(Continued from volume 10)

When we think of a network of ideas as a nested body of sets, what we are able to witness is that there is a strong parallel between itself and its functionally analogous representations.

First, I showed you that ideas and their respective relations could be illustrated as a graph in which each vertex denotes an idea and each edge denotes a relation between ideas.

Secondly, I came up with a more quantitatively satisfying model which characterized ideas as vectors in a hypothetical space (aka "feature space" or "conceptual space"), wherein each dimension carries its own distinct way of measuring our senses.

And by the end of the last volume, I hinted the feasibility of imagining that an idea is a set, which suggests that a relation can be depicted in terms of a set operator.

A precise description of this framework requires an example. Let us suppose that the "idea of idea" is the universal set which contains all other ideas. And Let us say that "color" and "structure" are two of its subsets.

We can keep expanding this thought experiment pretty easily. Since "black" is one of many chromatic subtypes, it is a subset of "color". Since "cat" is one of many structural subtypes, it is a subset of "structure". The list goes on.

Now here is something slightly trickier; what about "black cat"? At first the hierarchical impression of sets seems to prevent us from formulating such a synthetic idea, but a bit of intuition soon leads us to the conviction that a composition (i.e. positional coincidence) between two ideas can be found within their intersection.

Likewise, "black" can be defined as a chromatic coincidence between "black cat" and "black dog" based upon the premise that the union between "black cat" and "black dog" is a subset of "black".

In other words, one is able to say that the process of generalization (i.e. mapping of multiple specific ideas to one abstract idea) involves a union of sets, whereas the process of specification (i.e. mapping of multiple abstract ideas to one specific idea) involves an intersection of sets. Such a construct reveals its own analogy in boolean algebra as well, in which the logical OR (+) operator translates to generalization (i.e. identification of a common feature in multiple places) and the logical AND (x) operator translates to specification (i.e. composition of multiple features in one place).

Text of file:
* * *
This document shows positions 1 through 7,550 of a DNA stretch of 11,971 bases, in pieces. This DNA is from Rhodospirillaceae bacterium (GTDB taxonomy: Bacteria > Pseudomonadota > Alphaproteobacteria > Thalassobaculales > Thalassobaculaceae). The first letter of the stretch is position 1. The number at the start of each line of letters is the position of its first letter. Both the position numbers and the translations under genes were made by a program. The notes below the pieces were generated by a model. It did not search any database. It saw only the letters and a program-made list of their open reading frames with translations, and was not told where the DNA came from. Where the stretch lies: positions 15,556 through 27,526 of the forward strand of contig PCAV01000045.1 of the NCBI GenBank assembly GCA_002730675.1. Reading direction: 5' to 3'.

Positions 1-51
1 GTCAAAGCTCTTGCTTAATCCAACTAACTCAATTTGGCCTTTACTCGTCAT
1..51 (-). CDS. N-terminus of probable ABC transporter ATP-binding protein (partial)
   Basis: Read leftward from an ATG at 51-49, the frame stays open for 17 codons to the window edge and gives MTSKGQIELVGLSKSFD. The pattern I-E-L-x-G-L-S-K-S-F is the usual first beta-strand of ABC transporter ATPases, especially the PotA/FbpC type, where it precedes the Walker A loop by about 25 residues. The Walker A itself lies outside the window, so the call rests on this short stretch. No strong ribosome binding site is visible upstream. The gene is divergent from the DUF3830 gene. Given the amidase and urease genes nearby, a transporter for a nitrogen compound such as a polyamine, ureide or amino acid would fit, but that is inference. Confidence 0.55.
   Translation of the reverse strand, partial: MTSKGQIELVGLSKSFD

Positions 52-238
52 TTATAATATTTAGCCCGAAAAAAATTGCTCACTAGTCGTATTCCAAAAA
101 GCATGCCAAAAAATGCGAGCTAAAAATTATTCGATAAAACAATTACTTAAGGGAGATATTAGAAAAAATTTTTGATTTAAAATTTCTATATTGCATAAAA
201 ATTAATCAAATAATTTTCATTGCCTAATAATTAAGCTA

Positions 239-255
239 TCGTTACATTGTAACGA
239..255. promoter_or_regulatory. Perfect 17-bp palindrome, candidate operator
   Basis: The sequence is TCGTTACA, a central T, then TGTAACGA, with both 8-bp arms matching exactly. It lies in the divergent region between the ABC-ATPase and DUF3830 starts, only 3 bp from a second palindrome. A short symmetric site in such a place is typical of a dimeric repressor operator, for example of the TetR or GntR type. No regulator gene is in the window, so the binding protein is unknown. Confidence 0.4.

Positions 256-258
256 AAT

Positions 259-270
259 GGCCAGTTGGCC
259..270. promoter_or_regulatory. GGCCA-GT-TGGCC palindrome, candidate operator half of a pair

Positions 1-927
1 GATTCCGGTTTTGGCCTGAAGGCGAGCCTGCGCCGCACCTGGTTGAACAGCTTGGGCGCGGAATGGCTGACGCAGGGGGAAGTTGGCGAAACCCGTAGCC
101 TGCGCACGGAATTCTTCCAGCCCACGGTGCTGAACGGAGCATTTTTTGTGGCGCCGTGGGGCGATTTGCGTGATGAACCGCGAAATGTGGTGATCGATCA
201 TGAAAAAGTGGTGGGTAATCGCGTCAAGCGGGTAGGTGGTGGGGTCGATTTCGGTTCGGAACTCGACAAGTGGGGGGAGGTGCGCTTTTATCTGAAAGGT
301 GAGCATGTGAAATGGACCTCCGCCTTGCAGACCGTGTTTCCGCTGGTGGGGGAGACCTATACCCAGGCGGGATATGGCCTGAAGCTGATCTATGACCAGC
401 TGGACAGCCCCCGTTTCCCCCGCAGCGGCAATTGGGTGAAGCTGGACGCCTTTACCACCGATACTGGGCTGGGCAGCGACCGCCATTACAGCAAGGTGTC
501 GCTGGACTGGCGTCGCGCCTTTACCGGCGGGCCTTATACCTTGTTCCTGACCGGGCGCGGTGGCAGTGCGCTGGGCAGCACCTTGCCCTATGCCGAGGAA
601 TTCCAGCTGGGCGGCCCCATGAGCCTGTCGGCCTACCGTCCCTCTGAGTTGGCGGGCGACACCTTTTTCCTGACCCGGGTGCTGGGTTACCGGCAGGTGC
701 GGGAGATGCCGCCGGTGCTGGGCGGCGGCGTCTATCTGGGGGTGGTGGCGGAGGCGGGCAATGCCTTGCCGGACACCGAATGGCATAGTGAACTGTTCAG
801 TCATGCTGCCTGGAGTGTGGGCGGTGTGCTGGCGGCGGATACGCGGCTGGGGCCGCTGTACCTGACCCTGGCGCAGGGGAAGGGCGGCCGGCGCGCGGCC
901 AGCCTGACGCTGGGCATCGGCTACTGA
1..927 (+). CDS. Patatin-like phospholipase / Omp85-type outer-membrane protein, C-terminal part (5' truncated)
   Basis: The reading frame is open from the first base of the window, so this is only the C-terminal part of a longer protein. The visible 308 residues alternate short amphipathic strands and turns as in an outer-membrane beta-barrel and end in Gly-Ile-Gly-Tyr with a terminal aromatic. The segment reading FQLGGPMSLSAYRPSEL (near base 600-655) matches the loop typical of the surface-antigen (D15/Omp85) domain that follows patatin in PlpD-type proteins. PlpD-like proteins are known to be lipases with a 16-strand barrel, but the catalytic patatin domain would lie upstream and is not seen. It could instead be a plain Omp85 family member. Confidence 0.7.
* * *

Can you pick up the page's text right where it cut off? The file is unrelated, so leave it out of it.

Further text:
So, what's the point of building and showcasing such an analogous model, which is not even much simpler than our previous vector-based system? And yes - this bit of skepticism is totally understandable, as it looks like all I did was simply reinterpret my format of discourse from analytical geometry to set theory.

However, one should also note that the set analogy provides us with a quite elucidating evidence that qualia do not have to be numerical in nature. Unlike dimensions and their coordinate axes, sets do not require numbers to signify their presence because they are symbolically defined.

Fundamentally speaking, though, I do admit that numbers are symbols too. And the reason behind this is that a line of numbers can be fancied as a directed chain of symbols, each of which possesses only up to one incoming edge and one outgoing edge.

Such a chain may be referred to as a "dimension" as long as we assume that it endows us with a unique way of partitioning our fabric of thoughts.

One must be aware, however, of the fact that a sequence is just one of many possibilities. Once we have symbols in our intellectual playground, nothing prevents us from joining them in the manner of a generic graph in which there is a plethora of potential variances such as branches, loops, and so on.

So the general sentiment I have in regard to the necessity of numerical quantification is that of skepticism. At least from a technical perspective, a number line is nothing more than a special case of what we can do with symbols. And it is not so easy to divine a clue which imposes a decisive reason why we must prefer such a case over others.

A set-based model frees us from numerical reasoning at least, while its ontological basis is still quite artificial in the sense that it presumes the existence of arbitrary categories such as "black" and "cat".

It does indeed look like there is no external source of truth which dictates that our taxonomy of ideas must be taken for granted without presupposing some degree of subjectivity, yet I would still say that a set is closer to the heart of truth than a dimension because, at least, the language of sets does not limit the arrangement of symbols to a linear pattern.

The next question lies on the legitimacy of set-based thinking. Its underlying motivation is that, for the sake of exercising our faculty of reason, we must somehow come up with a method of classifying our thoughts, for otherwise we will be stuck in the eternal inactivity of universal oneness - the bodiless spirit of unity from which nothing differentiable arises.

(Will be continued in volume 12)